The Birds and the Bees about Birds

Most avian species are primarily sexual creatures. They live to find a mate and reproduce. I have watched the courtship of zebra finches (the male grabs the female by the back of her neck and mounts her), button quail (the male grabs the female by the back of her neck and mounts her), and cockatiels (the male grabs the female by the back of her neck and mounts her), and so on. Not a lot of finesse, although this original mounting takes place within seconds of the two being introduced. Once the female gives up her plans to be a movie star and settles down, they mate with a little more decorum. Continue reading “The Birds and the Bees about Birds”

Parrot Romance

Living with parrots sometimes means that you become their ideal mate. With no other beings to choose from, they choose you, regardless of your gender or theirs. You now have to be more careful than usual to avoid giving stimulating caresses, not allowing mating behavior like regurgitating and tail swishing. And you should avoid letting your birds have a nest or any reasonable facsimile. Continue reading “Parrot Romance”

Fall in Love with Conures

Conures are small South American parrots related to macaws. Also found in southern Mexico and the Caribbean, they pack a whole lot of personality in their small bodies. Regardless of type, they are clowns, they are affectionate, they are social and they are vocal, as long as they have been hand fed and raised with lots of people around them. YouTube has a ton of videos showing these sweet birds being cute. Continue reading “Fall in Love with Conures”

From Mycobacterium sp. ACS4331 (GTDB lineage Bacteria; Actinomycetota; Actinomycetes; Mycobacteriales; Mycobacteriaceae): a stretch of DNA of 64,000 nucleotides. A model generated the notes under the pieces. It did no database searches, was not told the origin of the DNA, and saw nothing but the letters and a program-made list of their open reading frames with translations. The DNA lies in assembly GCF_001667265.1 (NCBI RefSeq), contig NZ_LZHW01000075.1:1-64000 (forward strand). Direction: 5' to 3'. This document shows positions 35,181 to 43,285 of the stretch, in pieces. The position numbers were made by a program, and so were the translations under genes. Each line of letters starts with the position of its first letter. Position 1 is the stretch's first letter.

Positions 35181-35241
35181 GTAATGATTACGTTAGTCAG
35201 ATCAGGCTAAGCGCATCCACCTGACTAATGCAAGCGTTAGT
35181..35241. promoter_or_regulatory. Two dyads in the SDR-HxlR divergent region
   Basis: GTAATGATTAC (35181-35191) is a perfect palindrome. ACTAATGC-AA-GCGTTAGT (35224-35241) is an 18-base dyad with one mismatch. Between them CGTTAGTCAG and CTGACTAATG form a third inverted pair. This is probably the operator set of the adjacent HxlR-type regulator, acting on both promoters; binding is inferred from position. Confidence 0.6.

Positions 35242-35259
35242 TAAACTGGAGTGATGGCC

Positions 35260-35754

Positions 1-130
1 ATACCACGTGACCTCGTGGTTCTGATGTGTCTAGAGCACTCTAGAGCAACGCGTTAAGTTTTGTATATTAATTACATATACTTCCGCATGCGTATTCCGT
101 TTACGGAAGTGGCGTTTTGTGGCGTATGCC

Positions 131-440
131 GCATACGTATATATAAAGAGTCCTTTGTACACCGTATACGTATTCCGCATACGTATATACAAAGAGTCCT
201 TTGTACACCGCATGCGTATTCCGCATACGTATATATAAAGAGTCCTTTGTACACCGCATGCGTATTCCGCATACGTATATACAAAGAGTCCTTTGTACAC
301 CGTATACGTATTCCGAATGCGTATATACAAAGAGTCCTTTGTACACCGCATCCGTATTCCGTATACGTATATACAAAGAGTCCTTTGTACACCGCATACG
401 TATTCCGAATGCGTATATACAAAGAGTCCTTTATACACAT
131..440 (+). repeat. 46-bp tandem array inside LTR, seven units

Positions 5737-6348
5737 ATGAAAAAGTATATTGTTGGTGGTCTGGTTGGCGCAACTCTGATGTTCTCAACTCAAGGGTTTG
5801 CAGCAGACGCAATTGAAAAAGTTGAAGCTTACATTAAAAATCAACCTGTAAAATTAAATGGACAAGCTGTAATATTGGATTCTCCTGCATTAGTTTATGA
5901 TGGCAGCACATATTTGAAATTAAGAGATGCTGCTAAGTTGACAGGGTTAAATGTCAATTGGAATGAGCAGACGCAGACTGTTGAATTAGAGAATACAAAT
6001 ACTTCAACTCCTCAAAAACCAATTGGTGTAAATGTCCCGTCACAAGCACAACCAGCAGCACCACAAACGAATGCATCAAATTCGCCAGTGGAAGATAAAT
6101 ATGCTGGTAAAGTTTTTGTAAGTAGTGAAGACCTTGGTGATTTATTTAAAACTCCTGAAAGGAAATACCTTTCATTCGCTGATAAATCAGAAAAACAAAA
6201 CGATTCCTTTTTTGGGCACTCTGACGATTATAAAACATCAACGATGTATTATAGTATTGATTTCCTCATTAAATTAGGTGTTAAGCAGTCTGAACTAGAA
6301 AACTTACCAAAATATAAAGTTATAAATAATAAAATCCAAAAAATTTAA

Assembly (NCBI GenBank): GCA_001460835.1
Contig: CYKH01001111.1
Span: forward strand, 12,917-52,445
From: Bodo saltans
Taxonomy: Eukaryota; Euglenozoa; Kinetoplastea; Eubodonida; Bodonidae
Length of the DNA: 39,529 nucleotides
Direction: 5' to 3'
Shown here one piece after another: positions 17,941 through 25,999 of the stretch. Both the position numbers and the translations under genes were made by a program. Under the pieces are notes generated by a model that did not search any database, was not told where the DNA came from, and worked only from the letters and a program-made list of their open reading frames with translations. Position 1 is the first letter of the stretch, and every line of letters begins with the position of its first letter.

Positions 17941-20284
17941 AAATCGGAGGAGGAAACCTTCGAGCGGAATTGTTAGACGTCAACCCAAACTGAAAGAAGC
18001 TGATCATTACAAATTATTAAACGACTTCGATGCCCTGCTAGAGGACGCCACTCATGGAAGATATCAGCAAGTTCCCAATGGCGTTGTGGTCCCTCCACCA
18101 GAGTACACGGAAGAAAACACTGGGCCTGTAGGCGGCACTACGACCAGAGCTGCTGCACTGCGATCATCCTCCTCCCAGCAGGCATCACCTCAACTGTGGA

Fall in Love with Zebra Finches

Welcome to the first of my monthly bird species-focused blogs. I decided to start with finches and work my way up. I hope you will have a good time reading this and maybe share your own zebra finch stories in the comments. They are considered starter birds for enthusiasts, so I’d imagine a bunch of us have had them. Continue reading “Fall in Love with Zebra Finches”

Afraid of the Beak

Non-bird people and the occasional small bird person have said they would love to have a large, colorful parrot but the size of the beak on those guys is too scary. I guess I am unusual in that I look past that and first look into the eyes of the bird. Big parrots will “pin” their eyes, in other words, make their pupils into little pin holes, when they are interested in something. They also do this when they are afraid or mad and may bite. The eyes are the key to the bird’s behavior. Continue reading “Afraid of the Beak”